The GOP’s Immigration Problem

Here’s another example of the major problems the Republican Party has in trying to reach out to new constituencies while simultaneously holding on to old ones. In addition to gay rights, they have a similar problem on immigration, where they can’t appeal to Hispanic voters and to the right wing at the same time:

For the Republicans in Washington who hoped a new bipartisan push for immigration reform would give their party a fresh start, a new face, and a second chance with Latino voters, 2013 is instead reviving some of their worst memories.

The legislation currently winding through the Senate with the help of party superstar Sen. Marco Rubio is still very much in play, and could well become the first law in a generation to address the country’s immigration morass. But as conservative criticism of the reform effort grows louder, many Republican operatives, donors, and consultants are bracing for an outcome that would be even worse, politically, than the demise of the bill: a fierce, national, right-wing backlash that drowns out the GOP’s friendlier voices, dominates Telemundo and Univision, and dashes any hopes the party had of making inroads to the Hispanic electorate by 2016.

“We are really balanced here on a little precipice, and if this, pardon the pun, goes south, we could be in very serious trouble,” said Republican media strategist Paul Wilson, citing the increasingly intense attacks on the immigration bill coming from the right. “If [the legislation] stalls or is killed off by conservatives, we could take the Hispanic community and turn them into the African-American community, where we get 4% on a good day… We could be a lost party for generations.”

I think this is part of the reason why conservatives are being so completely ridiculous over the last few years, with their wildly exaggerated and paranoid rhetoric against Obama. What else do they have? When you can’t make a serious appeal on policy grounds, demagoguery is about all you have left.

9 comments on this post.
  1. doublereed:

    I don’t know what they are thinking. This will just turn the right against Rubio, not appeal to hispanics.

    But then, when you’re the party of homophobia, racism, and misogyny, it’s difficult to break out of that.

  2. Modusoperandi:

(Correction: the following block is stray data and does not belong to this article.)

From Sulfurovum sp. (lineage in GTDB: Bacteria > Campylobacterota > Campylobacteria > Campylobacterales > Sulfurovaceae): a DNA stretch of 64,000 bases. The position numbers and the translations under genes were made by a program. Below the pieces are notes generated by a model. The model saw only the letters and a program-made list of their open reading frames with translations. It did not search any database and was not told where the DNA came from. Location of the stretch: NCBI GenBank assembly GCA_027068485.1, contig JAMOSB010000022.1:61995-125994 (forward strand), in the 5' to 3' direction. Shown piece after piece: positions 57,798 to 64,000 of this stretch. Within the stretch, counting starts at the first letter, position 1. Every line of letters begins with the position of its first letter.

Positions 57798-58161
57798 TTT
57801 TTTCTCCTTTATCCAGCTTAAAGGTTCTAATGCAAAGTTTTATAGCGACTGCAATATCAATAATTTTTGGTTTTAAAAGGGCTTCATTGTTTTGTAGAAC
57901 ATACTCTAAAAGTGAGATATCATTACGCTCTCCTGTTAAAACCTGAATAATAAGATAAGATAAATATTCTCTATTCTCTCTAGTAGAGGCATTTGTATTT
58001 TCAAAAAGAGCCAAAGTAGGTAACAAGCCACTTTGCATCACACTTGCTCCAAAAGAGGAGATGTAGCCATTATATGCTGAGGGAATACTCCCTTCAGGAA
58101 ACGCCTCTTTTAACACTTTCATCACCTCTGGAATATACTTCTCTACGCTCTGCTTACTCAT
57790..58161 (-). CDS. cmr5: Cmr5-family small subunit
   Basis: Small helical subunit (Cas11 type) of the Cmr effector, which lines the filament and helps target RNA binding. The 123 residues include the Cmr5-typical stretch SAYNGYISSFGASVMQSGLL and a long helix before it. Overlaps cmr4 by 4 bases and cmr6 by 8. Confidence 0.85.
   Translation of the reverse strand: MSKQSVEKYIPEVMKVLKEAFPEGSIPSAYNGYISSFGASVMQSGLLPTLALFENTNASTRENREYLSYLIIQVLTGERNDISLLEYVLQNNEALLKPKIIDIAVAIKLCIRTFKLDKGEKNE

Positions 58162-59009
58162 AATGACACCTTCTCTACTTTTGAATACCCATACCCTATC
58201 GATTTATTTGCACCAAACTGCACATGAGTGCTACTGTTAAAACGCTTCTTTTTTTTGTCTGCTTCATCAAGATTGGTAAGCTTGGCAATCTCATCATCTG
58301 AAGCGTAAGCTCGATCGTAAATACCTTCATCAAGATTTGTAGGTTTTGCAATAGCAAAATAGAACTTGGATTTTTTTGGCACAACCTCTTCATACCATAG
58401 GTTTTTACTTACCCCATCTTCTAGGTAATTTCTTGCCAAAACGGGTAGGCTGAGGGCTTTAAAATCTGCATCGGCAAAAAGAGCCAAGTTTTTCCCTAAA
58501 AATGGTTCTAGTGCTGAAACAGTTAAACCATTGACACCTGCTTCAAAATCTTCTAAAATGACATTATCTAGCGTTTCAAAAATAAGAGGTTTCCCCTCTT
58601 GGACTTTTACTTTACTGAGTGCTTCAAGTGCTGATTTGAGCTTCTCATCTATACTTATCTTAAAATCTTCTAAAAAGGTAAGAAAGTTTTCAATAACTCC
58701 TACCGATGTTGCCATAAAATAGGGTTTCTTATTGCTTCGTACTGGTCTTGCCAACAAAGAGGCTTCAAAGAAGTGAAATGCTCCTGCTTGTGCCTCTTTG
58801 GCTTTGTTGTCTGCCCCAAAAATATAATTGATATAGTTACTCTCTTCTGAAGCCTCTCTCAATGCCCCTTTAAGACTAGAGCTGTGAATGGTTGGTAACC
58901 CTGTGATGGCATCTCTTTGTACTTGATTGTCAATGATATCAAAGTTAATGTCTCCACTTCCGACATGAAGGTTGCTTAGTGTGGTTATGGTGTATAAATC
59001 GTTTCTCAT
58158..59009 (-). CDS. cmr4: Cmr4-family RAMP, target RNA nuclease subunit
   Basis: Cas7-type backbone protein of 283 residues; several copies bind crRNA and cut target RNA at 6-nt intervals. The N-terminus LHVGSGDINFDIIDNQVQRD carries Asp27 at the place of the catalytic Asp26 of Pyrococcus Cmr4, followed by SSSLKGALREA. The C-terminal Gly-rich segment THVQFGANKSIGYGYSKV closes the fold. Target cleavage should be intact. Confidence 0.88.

They can make a “serious appeal on policy grounds” but their policies, for some reason, don’t appeal to most people. And the GOP doesn’t demagogue. It’s Obama who once called Wall Street bankers “fatcats”, remember.
    In any event THERE’S A SECRET CHICOM ARMY JUST ACROSS THE BORDER, TRAINING IN AL QAEDA CAMPS IN MEXICO, ARMED WITH OBAMAS FAST & FURIOUS GUNS!

  3. freemage:

    “…if this, pardon the pun, goes south”.

    Heh. Heheheheh. I’m sure he was saying it was a pun about Mexico being to the south of us, but it also can be read as a wonderful description of what’s wrong with the Republican Party–they’ve reached the endgame of the Southern Strategy and are CHOKING on it.

    Schadenfreude is so, so sweet….

  4. Synfandel:

    The party of wealthy, white, over-45, Christian males can still win in 2016. They just need a full court press on gerrymandering and voter suppression.

  5. Didaktylos:

    To take a leaf out of Berthold Brecht’s book, if the People won’t support the Party, the Party will abolish them and create another …

  6. laurentweppe:

    When you can’t make a serious appeal on policy grounds, demagoguery is about all you have left.

    The funniest thing is that Clint Eastwood’s “Speech of the Chair” may go down in history as the deepest and most serious criticism against Obama produced by a republican.

  7. busterggi:

    In short – Repubs can’t appeal to anyone other than theocratic white supremacists – congrats Pat Buchannan and the rest who designed the Southern Strategy.

  8. Ben P:

    I don’t know what they are thinking. This will just turn the right against Rubio, not appeal to hispanics.

    But then, when you’re the party of homophobia, racism, and misogyny, it’s difficult to break out of that.

    I don’t think you can forget that Hispanics, by in large, are both more religious and in some populations, particularly cubans, poll with more typical economic conservative attitudes than the nation as a whole.

    So there’s not necessarily an objective reason why a certain kind of republicans couldn’t win hispanics over, and Democrats would be wise not to forget that.

    That said, as long as the republican “tent” includes people like Tom Tancredo, Hispanics are fare too turned off by the “send all the brown people back to the home countries” to actually consider what the GOP is saying.

  9. gwangung:

    Hm….I think it’s more complicated than this. There are at least two factors that Republicans neglect.

    First, while a lot of the cultural values may point Republican, many of them also point Democratic, such as support for schools (MUCH greater and more tangible on the Democratic side than the Republican side).

    Second, for a lot of recent immigrants, they were emigrating from countries that were dominated by a wealthy elite,enforced by the existing government, that made it hard for small businesses to survive. Almost all of the stated Republican policies look like they aim to turn the US into a carbon copy of what they left. What the Republicans advocate are pretty much non-starters ECONOMICALLY for Hispanics.

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